One of Show Low High School’s players yelled “Arizona!” before inbounding the ball against Pusch Ridge on Saturday night.
As the player did that, in front of the Cougars’ bench, Troy Cooke slowly paced while calmly navigating his team, which includes his son Cougar, a junior guard.
“It was one of Lute Olson’s plays,” Cooke later said with a laugh about the “Arizona” yell from his player. “We run some of his stuff.”
Cooke has an abundance of exploits as an athlete from his high school, college and professional careers in various sports, but he is endeared the most to being a member of Olson’s first team at Arizona in 1983-84.
“I have a lot of his style,” Cooke said of the late Olson, who passed at age 85 on Aug. 27. “People have said, ‘You look like Lute on the sidelines.’ I guess playing for him, you just kind of get that. … He had a big impact on my life and my coaching style.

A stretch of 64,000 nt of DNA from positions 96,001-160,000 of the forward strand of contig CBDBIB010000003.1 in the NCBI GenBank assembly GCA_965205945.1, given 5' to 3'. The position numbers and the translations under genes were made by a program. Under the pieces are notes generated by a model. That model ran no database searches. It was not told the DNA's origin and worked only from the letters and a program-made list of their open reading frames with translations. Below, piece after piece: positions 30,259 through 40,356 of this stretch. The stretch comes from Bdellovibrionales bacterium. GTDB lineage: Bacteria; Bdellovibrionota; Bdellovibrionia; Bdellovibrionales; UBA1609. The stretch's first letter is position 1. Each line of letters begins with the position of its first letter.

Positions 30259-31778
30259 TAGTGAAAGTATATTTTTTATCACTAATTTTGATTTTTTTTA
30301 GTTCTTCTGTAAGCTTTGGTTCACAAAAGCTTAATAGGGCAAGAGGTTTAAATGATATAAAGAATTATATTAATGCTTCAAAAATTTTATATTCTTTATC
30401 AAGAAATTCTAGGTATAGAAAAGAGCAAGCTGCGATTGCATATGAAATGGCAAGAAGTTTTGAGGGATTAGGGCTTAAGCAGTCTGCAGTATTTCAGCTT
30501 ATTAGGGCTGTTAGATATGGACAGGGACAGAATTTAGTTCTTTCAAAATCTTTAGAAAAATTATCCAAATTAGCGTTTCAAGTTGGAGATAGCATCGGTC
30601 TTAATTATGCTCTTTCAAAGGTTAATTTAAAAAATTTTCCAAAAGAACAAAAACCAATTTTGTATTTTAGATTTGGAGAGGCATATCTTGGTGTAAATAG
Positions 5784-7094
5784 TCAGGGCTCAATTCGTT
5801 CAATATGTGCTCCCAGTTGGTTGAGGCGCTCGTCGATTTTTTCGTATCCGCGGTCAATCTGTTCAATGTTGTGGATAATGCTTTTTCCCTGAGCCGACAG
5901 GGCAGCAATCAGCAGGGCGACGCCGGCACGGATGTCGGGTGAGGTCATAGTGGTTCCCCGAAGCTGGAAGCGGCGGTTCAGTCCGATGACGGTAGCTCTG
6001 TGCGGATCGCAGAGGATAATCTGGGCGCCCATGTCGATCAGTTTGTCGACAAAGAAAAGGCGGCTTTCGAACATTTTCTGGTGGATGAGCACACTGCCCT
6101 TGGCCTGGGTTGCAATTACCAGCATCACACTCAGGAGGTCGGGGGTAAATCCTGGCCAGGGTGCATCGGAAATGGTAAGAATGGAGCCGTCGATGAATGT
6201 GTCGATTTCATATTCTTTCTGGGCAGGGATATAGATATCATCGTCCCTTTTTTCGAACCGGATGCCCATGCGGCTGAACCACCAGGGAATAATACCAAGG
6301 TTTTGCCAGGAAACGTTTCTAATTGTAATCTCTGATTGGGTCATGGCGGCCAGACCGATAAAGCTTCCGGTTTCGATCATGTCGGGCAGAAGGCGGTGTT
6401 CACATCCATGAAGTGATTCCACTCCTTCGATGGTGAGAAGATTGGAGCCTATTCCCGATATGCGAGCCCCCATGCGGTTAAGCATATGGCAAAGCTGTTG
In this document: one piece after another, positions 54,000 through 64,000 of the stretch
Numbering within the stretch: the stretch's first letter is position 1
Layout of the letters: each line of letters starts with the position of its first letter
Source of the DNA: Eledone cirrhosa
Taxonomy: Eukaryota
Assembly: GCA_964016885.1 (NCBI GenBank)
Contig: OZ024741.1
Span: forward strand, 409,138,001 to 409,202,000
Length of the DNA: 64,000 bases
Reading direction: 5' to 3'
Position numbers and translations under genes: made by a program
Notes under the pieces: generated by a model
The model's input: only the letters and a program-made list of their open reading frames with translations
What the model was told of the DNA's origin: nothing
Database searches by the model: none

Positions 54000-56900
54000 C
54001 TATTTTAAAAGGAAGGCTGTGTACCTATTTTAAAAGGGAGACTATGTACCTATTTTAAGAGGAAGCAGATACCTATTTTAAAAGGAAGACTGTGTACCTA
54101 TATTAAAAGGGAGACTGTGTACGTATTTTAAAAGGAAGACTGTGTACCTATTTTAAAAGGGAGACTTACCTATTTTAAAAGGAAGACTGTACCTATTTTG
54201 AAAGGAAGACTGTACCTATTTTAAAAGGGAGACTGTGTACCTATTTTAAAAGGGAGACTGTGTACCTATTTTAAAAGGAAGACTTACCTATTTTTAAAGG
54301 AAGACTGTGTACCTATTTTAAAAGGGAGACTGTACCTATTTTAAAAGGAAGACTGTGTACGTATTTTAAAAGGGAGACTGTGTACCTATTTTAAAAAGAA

“He was nothing but class. You won with class, you lost with class with the character of the players and how you handled yourself. He taught me a lot of lessons, some of them were hard to learn. The style we played and having the team prepared … there’s a lot of Lute Olson in my coaching style.”
Cooke, who will turn 60 on May 9, won the state championship in the high hurdles at Flowing Wells while also being a standout in football and basketball. Before attending Arizona in 1982, Cooke played basketball for El Camino College in Torrance, Calif., where he helped lead his team to the California JUCO Championship with a 32-4 record. After his Arizona career, he played professionally in Europe for two seasons.
Upon his return from Europe, Cooke bulked up after purchasing the Peoria Athletic Club and had a tryout in 1988 as a tight end with the Denver Broncos. He did not make the final roster but signed a two-year make-good contract.
Always active, Cooke turned to steer wrestling in rodeo and also became a Modified car racing champion while getting into the real estate business and working on a 27,000-acre ranch in the White Mountains.